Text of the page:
The scale or scope of the project is not defined. Proposals may target local, national or regional (South East Asia Region) systems. Only proposals led/contributed by organizations from South East Asia Region (SEAR) countries will be considered (Maldives, Sri Lanka, India, Nepal, Bhutan, Bangladesh, Myanmar, Thailand, Indonesia, Timor-Leste, Democratic People’s Republic of Korea).
The proposals must contain the following:
1. The PSM challenge and its impact (actual and/or potential) in its specific setting/s.
2. The suggested solution with details of approaches and methods towards quantifiable enhancements of resilience, and contribution to value.
3. A suggested plan for implementation of suggested enhancements
4. A monitoring and evaluation framework to track current or future deployment of enhancements
5. A detailed budget
6. CVs of the PIs and other researchers involved in the project
7. A letter of your institution senior leadership supporting the research
8. Approval by a relevant local ethics review panel
Proposals by consortia or partnerships of several individuals/institutions are encouraged. Whilst the project must be implemented in one of the SEAR countries, proposals may seek partnership with institutions outside SEAR. Note that successful teams will be required to engage with the Call’s advisory team for possible refinement of the proposal and possible partnership. Moreover, successful teams may benefit from analytical support, including data management, statistical analyses and interpretation by a dedicated statistician provided by the Call.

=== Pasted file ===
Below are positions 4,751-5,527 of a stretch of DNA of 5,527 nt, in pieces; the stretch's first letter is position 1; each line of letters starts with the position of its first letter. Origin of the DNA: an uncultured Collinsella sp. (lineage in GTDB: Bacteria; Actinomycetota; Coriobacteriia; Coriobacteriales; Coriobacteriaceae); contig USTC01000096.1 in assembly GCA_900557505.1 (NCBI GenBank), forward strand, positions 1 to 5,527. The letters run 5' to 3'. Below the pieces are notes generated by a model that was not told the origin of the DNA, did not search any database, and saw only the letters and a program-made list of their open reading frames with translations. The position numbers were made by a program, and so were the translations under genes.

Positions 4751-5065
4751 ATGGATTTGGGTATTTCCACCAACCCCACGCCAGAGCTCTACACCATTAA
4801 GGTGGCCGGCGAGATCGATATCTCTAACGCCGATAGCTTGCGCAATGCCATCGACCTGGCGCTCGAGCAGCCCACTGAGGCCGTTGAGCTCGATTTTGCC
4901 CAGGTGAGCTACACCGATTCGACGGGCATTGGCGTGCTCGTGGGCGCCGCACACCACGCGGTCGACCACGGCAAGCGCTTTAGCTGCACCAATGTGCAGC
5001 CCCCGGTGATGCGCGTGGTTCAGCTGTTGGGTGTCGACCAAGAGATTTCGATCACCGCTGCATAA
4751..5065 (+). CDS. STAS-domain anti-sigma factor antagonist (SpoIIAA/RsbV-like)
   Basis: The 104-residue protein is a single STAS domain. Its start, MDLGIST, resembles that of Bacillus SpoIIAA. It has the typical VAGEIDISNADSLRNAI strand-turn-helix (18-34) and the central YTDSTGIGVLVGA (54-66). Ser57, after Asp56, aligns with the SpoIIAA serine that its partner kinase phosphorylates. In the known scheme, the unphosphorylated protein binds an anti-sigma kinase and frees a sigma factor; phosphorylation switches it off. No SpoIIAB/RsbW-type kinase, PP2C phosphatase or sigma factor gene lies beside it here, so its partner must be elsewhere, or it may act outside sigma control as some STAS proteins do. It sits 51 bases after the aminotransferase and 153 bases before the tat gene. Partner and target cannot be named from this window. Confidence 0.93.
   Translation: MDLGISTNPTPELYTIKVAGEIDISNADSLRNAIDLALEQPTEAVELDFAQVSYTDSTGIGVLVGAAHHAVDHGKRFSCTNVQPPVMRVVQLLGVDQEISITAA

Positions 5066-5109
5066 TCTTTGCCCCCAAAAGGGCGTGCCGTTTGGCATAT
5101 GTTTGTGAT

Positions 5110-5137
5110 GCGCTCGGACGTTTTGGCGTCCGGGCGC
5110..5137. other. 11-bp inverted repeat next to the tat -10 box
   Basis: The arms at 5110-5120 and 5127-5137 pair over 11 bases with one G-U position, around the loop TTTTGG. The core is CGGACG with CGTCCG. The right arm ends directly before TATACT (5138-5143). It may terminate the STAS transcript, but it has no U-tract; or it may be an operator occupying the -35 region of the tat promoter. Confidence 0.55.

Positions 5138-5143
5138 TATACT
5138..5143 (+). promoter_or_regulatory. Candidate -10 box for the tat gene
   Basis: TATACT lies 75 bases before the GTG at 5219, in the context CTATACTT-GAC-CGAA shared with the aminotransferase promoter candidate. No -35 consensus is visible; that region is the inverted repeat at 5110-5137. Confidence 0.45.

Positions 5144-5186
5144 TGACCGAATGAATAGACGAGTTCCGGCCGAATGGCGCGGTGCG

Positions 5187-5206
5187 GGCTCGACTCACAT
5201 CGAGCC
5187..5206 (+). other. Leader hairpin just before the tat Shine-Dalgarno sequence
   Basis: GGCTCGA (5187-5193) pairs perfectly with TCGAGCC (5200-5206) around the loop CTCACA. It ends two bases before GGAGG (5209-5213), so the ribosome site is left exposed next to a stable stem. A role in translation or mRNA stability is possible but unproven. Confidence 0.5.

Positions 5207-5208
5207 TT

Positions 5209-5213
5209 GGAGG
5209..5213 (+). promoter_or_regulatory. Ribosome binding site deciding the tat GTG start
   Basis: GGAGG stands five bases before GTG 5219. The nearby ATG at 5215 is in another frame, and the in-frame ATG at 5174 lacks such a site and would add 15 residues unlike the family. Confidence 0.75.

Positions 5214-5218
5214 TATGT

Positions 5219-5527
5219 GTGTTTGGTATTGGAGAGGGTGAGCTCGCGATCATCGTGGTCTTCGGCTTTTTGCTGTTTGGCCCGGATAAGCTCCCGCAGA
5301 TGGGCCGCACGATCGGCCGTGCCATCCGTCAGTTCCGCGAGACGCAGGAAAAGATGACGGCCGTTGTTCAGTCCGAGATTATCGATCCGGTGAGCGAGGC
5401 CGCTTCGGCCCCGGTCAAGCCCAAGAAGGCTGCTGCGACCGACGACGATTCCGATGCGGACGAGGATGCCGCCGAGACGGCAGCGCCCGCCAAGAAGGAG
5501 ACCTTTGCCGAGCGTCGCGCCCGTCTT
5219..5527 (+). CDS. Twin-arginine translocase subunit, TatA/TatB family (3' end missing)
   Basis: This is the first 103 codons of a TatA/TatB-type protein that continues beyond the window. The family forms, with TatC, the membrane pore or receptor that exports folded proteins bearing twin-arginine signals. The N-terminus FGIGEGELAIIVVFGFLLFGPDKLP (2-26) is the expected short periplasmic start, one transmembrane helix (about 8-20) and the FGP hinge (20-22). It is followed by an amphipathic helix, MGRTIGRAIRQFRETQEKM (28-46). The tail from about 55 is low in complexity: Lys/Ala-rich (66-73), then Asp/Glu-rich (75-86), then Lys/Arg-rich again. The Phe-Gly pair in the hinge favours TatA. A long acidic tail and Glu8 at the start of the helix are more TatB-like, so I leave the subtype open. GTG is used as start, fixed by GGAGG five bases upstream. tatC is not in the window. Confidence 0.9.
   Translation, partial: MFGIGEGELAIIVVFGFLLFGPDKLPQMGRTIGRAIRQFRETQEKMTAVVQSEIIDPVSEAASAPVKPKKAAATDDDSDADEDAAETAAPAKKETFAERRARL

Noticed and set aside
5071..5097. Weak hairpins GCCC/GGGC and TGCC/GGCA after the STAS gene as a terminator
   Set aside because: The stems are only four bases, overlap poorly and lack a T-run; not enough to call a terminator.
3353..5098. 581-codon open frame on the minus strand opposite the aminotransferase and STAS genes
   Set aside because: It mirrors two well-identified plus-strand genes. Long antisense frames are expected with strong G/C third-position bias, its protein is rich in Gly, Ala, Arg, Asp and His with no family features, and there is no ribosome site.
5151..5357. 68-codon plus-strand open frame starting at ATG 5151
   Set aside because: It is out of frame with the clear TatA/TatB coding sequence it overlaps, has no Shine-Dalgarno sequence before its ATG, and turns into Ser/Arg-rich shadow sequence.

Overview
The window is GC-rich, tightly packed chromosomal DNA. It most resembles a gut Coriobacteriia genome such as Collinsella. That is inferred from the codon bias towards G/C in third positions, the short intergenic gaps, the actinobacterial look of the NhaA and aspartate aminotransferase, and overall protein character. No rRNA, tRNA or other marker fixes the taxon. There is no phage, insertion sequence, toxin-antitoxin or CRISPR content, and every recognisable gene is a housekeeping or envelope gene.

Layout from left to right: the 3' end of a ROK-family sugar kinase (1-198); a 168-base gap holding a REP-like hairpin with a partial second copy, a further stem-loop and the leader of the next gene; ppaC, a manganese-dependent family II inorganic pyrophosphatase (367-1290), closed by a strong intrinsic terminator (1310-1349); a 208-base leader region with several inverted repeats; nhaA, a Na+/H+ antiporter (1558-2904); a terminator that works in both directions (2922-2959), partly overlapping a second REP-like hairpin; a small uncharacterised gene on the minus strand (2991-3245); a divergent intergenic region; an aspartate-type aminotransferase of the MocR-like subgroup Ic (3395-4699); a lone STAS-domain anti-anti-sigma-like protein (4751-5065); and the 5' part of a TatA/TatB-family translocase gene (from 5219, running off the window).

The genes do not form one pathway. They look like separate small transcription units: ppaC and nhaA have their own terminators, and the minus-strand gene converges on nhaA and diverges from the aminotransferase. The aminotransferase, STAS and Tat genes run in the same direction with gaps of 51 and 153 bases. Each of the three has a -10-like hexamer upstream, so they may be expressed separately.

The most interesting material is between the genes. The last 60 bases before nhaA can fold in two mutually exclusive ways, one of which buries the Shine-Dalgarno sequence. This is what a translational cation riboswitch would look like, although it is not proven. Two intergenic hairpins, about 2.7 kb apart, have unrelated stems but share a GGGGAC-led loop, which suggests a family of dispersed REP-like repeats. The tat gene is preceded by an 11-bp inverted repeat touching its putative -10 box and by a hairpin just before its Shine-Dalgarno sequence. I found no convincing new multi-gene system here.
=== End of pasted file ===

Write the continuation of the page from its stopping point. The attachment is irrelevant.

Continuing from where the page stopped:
The advisory team for this Call includes:
1. Prof Paul Lalvani, Empower School of Health, India
2. Prof Andy Barraclough, Empower School of Health, India
3. Dr Sachin Jagtap, Empower School of Health, India
4. Prof Gilberto Montibeller, Loughborough University, UK
5. Prof Christopher Zobel, Virginia Tech, USA
6. Dr Cameron MacKenzie, Iowa State University, USA.
The Call will select 2 or 3 proposals. The maximum amount awarded will not exceed 49,999 USD/proposal. Proposals showing financial and/or in-kind contribution by the research team towards the delivery of the project will be given priority.
Proposals must be submitted by the Lead Principal Investigator via email to Dr Sachin Jagtap from
Empower School of Health (Sachin.firstname.lastname@example.org), and Victor Del Rio from
Applications must be submitted in English
• Proposals will be reviewed by the advisory team.